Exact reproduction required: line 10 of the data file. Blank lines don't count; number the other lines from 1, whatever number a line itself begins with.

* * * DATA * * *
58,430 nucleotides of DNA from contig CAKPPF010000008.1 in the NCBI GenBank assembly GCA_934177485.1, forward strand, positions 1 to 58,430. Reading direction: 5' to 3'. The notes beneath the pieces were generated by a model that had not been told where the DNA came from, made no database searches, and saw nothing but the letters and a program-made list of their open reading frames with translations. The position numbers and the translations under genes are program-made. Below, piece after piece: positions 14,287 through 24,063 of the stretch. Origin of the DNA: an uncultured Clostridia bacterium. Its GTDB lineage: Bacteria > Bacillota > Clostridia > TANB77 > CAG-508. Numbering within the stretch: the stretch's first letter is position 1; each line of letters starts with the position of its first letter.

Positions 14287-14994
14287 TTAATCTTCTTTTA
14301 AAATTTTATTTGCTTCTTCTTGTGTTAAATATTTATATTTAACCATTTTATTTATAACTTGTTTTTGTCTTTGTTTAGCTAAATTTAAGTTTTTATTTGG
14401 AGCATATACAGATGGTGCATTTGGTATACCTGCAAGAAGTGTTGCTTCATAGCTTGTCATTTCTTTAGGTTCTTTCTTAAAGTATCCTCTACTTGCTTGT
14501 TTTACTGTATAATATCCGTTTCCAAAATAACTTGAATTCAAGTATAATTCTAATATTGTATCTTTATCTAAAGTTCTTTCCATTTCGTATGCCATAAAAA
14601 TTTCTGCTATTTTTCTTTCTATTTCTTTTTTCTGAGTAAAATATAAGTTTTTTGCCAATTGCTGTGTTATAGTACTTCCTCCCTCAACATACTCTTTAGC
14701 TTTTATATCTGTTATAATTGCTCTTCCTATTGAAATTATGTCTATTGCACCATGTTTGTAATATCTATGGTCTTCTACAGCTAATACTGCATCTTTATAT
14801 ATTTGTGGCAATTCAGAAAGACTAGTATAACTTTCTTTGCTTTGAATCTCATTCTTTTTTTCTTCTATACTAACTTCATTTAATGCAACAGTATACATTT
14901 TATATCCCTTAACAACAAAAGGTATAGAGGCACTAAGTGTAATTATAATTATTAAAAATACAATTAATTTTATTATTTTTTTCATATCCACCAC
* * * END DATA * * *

14901 TATATCCCTTAACAACAAAAGGTATAGAGGCACTAAGTGTAATTATAATTATTAAAAATACAATTAATTTTATTATTTTTTTCATATCCACCAC